Chabad House at Rutgers University expects to break ground in September on a $10 million expansion.
The 55,000-square-foot addition will add a boys’ dormitory, expand the dining facilities, and create the first Sephardic synagogue on a public college campus in the nation, according to Chabad director Rabbi Yosef Carlebach.
An architectural sketch of part of the new 55,000-square-foot, $10-million addition to Chabad House at Rutgers University. Chabad expects to break ground in September on the expansion, which will include the nation’s first Sephardic synagogue on a public college campus.
“When this is completed, this building will be 90,000 square feet,” said Carlebach, discussing the plans July 2 in his upper-floor office at the Chabad House on College Avenue on the New Brunswick campus. “There is no such Chabad building of this size anywhere in the world at a public university.”
The plans also call for upgrading the current house and doubling its Ashkenazi synagogue to seat 300. The project is expected to take 20-24 months to complete, said Carlebach.
About 45 percent of the funds needed for the expansion have already been raised by Chabad, said the rabbi.
Carlebach said the need for an expansion was apparent almost as soon as the 35,000- square-foot Les Turchin Chabad House opened in 1996.
“By the time we opened, we had 300 kids signed up for kosher dining,” said Carlebach. “Ever since, we’ve had too little space every Friday night.”
Chabad, a hasidic movement known for its outreach to Orthodox and non-Orthodox students, offers the only full kosher meal plan on Rutgers’ sprawling campus. Some 5,000 Jewish undergraduates and 1,000 Jewish grad students attend the university.
To make way for the expansion, Chabad struck a “comprehensive” deal with the university, in which Rutgers turned over contiguous property on Senior Street just behind Chabad House. Under the agreement, Chabad purchased a piece of property on College Avenue that the university couldn’t buy and “swapped” it for three houses used for recruitment and meetings by the campus ROTC and the Air Force, said Carlebach. The military offices were then moved to other sites on campus. The houses are slated to be demolished within the coming weeks.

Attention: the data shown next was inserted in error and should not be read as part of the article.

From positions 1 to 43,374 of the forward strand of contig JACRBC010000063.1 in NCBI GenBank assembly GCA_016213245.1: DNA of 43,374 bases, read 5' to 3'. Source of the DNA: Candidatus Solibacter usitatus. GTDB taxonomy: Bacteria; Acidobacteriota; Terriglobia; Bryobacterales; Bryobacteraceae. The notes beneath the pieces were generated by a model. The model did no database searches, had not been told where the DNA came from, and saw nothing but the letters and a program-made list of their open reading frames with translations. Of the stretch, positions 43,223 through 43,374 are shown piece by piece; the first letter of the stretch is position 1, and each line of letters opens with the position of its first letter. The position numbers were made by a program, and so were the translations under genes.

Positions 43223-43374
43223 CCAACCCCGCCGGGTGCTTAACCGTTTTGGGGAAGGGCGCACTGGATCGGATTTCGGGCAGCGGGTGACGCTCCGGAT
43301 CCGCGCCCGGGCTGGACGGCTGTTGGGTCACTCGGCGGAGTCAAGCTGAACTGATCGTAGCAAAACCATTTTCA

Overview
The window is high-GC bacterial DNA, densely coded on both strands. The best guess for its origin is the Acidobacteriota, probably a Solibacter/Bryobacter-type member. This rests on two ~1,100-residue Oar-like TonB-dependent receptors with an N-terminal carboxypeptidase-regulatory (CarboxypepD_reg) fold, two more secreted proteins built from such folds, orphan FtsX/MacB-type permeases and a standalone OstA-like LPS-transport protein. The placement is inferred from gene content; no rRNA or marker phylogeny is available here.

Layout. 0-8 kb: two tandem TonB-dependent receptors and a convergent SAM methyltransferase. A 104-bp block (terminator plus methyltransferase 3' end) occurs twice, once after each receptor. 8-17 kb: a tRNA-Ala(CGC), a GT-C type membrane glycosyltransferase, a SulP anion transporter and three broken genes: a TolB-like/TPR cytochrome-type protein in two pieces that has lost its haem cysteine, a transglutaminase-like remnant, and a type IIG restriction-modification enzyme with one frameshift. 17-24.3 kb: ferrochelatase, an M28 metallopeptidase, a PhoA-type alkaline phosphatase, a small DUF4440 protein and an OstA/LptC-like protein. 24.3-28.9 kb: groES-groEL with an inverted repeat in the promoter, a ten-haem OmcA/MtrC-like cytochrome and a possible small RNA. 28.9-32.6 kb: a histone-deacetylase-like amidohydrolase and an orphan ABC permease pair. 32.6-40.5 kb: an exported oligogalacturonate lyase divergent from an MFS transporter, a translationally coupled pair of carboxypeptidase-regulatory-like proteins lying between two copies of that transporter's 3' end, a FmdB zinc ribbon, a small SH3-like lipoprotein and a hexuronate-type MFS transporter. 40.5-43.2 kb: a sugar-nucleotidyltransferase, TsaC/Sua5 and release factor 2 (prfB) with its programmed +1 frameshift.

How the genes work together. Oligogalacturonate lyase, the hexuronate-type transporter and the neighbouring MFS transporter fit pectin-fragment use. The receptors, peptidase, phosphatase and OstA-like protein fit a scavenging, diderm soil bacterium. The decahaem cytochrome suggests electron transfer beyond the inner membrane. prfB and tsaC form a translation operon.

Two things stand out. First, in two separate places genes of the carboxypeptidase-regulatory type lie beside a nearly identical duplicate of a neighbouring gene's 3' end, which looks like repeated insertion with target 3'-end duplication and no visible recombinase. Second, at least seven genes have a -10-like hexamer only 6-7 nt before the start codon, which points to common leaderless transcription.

Chabad also owns property on Sicard Street near the current building.
"We are holding onto the site because we may use it for more dorms or another facility some time in the future,” said Carlebach.
The Chabad addition comes at the same time that Rutgers Hillel is raising $15 million to build a new three-story, 35,000- square-foot building at George Street and Bishop Place to replace its cramped campus facility on College Avenue. The new Hillel will feature a large dining area, kosher cafe, classrooms, offices, an Israel resource center, computer lab, exhibit gallery, social lounge, and prayer space for all denominations.
The addition of 70 rooms for male students in Chabad’s Scott Turchin Dormitory, named for Les Turchin’s son, is a first for Chabad, which already has 37 dorm beds for women. Each room will be equipped with WiFi Internet access and its own shower, be cable-TV ready, and have self-regulating heating and air conditioning.
The expansion will also include new lounges, an international coffeehouse, an art studio, a soundproof music room, new kitchen facilities, a multipurpose room, and male and female exercise rooms.
“When we remodeled the building,we felt we had to include a Sephardi synagogue because of the large influx of Sephardi students from Brooklyn and Deal,” said Carlebach, who estimated there were 300 to 400 such students at Rutgers.
A Sephardi Torah scroll was donated last year to the new shul by Joe and Karen Shabot of Deal. The synagogue is estimated to cost $650,000.
The addition was designed by the architectural firm of Rotwein & Blake of Livingston. Also working on it has been Ron Weiss of the Weiss Design Group in Livingston.
For more information, contact Carlebach at 732-296-1800 or at chabadnj.org.
7:31 PM in New Brunswick, NJ
Shabbat Ends 8:33 PM
Friday, 26 April 2019